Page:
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  • Split



    McAvoy’s performance, a string of reaction .gifs and accents, is good, but it’s not good enough (and nor is the writing) to hold up a film dependent on a chaotic and varied protagonist. As Patricia, a religious authoritarian, McAvoy manages to nail a fine line between humour and dread but as other identities his performance is less fascinating, gelatinous even. It’s never really cringeworthy, though; even when playing an oversized nine-year-old he manages to land on his feet. What’s more…

  • Manchester by the Sea

    Manchester by the Sea


    There’s a body in the morgue. A husband, father, brother, son. What does it matter? It wasn’t much of a surprise. The grieving has been ongoing, a decade-long drip feed into the familial bloodstream. Joe Chandler, dead in his 40s, a rare heart condition. He leaves behind an irascible sixteen-year-old son, an ex-wife who left years earlier without a trace, a younger brother who hid himself away from the world in anonymous janitorial jobs. Joe’s death isn’t an event, it’s…

Popular reviews

  • Interstellar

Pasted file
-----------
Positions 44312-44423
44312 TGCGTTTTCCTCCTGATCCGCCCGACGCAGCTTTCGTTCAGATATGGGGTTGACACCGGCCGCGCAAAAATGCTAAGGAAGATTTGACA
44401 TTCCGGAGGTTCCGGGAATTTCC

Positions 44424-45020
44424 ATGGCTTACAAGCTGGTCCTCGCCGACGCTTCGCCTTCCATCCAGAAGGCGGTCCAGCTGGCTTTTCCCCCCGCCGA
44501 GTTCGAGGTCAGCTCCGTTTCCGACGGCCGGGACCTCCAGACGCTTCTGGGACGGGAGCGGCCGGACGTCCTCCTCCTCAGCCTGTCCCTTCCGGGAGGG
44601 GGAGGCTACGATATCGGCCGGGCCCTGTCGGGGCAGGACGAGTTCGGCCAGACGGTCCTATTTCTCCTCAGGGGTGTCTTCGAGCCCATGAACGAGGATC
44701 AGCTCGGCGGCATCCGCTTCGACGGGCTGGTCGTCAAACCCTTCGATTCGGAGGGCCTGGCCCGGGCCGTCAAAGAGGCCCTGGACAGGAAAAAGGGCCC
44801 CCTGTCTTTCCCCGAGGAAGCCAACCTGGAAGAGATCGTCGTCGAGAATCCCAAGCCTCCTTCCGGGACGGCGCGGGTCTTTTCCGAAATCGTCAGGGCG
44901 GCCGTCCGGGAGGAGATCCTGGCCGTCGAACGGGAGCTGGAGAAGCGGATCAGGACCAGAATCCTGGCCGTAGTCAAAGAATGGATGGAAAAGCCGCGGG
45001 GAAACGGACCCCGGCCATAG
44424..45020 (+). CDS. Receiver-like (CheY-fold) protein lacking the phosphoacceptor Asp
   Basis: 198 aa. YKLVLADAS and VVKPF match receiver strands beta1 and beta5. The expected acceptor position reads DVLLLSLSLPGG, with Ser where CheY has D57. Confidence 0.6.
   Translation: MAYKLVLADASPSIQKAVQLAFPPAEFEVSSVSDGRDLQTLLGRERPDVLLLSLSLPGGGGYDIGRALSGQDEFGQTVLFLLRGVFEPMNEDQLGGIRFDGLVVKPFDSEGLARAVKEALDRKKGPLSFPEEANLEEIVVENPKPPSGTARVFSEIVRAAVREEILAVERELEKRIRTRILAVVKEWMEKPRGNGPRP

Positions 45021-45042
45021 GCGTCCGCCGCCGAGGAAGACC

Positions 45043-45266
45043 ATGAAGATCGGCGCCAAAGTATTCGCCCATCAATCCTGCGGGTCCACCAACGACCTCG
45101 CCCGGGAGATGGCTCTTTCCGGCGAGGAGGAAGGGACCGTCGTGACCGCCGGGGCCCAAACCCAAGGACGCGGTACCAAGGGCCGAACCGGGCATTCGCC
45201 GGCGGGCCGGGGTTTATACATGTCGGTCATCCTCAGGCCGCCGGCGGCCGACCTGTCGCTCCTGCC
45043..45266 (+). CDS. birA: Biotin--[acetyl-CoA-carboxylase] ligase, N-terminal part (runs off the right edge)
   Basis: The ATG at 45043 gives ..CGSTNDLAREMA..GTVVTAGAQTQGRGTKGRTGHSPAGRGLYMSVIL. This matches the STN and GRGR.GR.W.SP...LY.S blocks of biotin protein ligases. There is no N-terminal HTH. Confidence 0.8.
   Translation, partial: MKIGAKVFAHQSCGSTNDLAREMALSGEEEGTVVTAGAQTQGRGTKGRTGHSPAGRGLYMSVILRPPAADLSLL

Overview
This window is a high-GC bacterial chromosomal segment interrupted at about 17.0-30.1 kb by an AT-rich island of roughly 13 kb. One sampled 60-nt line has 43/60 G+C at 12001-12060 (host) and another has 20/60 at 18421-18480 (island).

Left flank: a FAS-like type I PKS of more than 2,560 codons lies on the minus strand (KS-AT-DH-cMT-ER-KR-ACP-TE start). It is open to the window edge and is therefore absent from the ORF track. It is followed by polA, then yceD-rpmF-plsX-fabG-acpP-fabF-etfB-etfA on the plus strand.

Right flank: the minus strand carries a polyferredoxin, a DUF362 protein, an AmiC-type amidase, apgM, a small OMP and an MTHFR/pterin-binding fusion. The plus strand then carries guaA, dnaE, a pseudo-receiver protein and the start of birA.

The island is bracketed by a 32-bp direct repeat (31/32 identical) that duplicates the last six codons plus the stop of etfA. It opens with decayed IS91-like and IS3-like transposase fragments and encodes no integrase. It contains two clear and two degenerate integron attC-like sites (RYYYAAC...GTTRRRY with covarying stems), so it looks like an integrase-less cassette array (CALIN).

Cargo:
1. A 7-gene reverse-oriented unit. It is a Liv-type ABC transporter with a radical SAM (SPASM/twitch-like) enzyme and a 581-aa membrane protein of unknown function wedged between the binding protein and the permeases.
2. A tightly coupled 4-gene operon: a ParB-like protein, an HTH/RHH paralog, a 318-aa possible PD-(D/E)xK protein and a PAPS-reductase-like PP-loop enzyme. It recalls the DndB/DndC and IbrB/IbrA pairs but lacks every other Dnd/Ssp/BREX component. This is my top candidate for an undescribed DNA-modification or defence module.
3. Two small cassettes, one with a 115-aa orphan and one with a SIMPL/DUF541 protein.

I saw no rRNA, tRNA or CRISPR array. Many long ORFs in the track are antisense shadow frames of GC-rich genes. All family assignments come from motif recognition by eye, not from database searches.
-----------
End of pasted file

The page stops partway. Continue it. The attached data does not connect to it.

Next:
Almost instantly forgettable, Nolan's latest feature might contain some stunning visual sequences but they are squished between mountains of clunky exposition, underwritten characters and cringe-inducing dialogue.

    The film takes 45 minutes to actually get started, the Earth-set first act tethered to a very poorly explained future and weirdly simple plan to save it before we actually get into space. When that happens, we find ourselves at a recurring juxtaposition between some of the best visual depictions of deep space ever…

  • Birdman



    I'm not entirely sure what this film thinks it is, throwing so much shit at the wall and hoping something profound sticks. I do know, though, that without that really good drum score it would have been a whole lot more dull to sit through; we witness the process of the film figuring itself out, messily and unconvincingly over its far too long runtime.

    Norton was great, if you want to tackle self-obsession and ego in art and theatre, make…